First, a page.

|Publication number||US4486157 A|
|Application number||US 06/449,738|
|Publication date||Dec 4, 1984|
|Filing date||Dec 14, 1982|
|Priority date||Dec 16, 1981|
|Also published as||EP0081814A1|
|Publication number||06449738, 449738, US 4486157 A, US 4486157A, US-A-4486157, US4486157 A, US4486157A|
|Original Assignee||Nissan Motor Company, Limited|
|Export Citation||BiBTeX, EndNote, RefMan|
|Patent Citations (13), Referenced by (25), Classifications (16), Legal Events (5)|
|External Links: USPTO, USPTO Assignment, Espacenet|
1. Field of the Invention
This invention relates to an improvement in a reciprocating compressor.
2. Description of the Prior Art
In connection with reciprocating compressors, a typical one is so constructed that two pistons are arranged side by side within a housing, and connected through connecting rods to a crankshaft. The rotatable connection of each connecting rod to the crankshaft is achieved through a bearing. Additionally, the crankshaft is rotatably supported by the housing through bearings. However, such a reciprocating compressor has encountered several drawbacks. Among these are that this type of compressor requires numerous bearings and is complicated and large-sized for the piston stroke volume.
A reciprocating compressor according to the present invention comprises a piston body reciprocally movably disposed within a cylinder housing and having first and second pistons which are coaxially aligned with each other. The first and second pistons define respectively first and second cylinder chambers within the cylinder housing. Intake and discharge valves are provided in operative connection with each cylinder chamber and adapted to allow a fluid to be sucked into and to be discharged out of the cylinder chamber, respectively. Additionally, this reciprocating compressor is provided with a device for changing the rotary motion of a drive shaft into reciprocating motion of the piston body. This changing device is preferably composed of a piston pin movably disposed within an elongate hole formed in the piston body and extending in a direction perpendicular to the axis of the piston. The piston pin is connected to the drive shaft and adapted to make a circular motion in accordance with the rotary motion of the drive shaft.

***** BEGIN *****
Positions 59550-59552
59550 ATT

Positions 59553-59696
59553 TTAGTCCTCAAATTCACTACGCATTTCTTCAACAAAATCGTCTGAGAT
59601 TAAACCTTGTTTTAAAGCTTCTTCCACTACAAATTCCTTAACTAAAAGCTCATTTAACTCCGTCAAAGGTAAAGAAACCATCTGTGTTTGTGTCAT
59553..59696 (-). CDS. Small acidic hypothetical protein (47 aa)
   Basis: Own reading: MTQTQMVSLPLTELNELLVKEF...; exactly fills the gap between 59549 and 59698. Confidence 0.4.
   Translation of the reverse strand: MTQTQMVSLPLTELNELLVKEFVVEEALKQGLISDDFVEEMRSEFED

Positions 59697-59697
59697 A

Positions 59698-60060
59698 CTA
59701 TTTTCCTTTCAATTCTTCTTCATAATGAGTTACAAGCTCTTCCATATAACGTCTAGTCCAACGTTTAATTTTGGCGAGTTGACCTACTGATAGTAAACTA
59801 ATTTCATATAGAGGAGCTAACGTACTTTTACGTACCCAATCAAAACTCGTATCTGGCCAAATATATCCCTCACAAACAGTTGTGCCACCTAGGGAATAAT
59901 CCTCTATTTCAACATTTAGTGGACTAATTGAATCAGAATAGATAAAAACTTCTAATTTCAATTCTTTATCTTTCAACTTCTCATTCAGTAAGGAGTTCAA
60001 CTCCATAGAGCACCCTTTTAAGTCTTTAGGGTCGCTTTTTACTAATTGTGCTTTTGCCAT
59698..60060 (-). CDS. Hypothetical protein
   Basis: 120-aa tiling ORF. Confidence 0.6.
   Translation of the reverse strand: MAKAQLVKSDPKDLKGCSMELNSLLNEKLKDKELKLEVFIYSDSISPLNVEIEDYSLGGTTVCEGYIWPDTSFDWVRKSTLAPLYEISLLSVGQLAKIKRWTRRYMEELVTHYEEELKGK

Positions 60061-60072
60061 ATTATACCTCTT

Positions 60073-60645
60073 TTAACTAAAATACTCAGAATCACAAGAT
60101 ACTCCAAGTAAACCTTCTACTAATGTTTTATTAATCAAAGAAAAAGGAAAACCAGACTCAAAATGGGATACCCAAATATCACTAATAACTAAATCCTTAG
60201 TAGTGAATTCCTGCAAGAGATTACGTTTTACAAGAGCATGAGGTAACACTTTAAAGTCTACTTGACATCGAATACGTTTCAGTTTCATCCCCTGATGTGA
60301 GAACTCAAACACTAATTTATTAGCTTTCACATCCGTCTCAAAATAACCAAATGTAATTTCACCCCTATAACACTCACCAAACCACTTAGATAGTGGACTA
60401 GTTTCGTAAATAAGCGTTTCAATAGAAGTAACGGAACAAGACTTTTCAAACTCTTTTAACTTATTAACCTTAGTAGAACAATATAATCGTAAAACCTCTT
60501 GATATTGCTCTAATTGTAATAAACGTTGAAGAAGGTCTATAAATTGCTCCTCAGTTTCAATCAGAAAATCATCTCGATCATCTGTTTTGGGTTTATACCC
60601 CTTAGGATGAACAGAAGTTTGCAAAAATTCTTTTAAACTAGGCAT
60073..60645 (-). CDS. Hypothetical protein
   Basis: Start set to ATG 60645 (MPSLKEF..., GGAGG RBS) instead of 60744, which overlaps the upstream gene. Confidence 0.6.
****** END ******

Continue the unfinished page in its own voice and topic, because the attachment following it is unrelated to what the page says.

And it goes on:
Accordingly, almost all the interior volume of the compressor housing serves as a space for piston stroke and therefore the compressor may be small in size and light in weight. Besides, the structure of the compressor is greatly simplified, thereby reducing the number of parts, particularly or bearings.
The features and advantages of the reciprocating compressor according to the present invention will be more clearly appreciated from the following description taken in conjunction with the accompanying drawings in which like reference numerals designate like parts and elements, and in which:
FIG. 1 is a schematic illustration of a conventional reciprocating compressor;
FIG. 2 is a vertical sectional view of a preferred embodiment of a reciprocating compressor in accordance with the present invention;
FIG. 3 is a front elevation, partly in section, of the compressor of FIG. 2, as viewed from the direction of arrows III--III of FIG. 2 in order to clearly show the shape of the piston body;
FIG. 4 is a vertical sectional view of another embodiment of the compressor according to the present invention;
FIG. 5 is a vertical sectional view taken in the direction of arrows substantially along the line V--V of FIG. 4;
FIG. 6 is an exploded perspective view showing a piston body, a bushing, and a drive shaft used in the compressor of FIG. 4;
FIG. 7 is a plan view of a valve member of a discharge valve used in the compressor of FIG. 4; and
FIG. 8 is a sectional view of the valve member of FIG. 7, illustrating the operation of the valve member.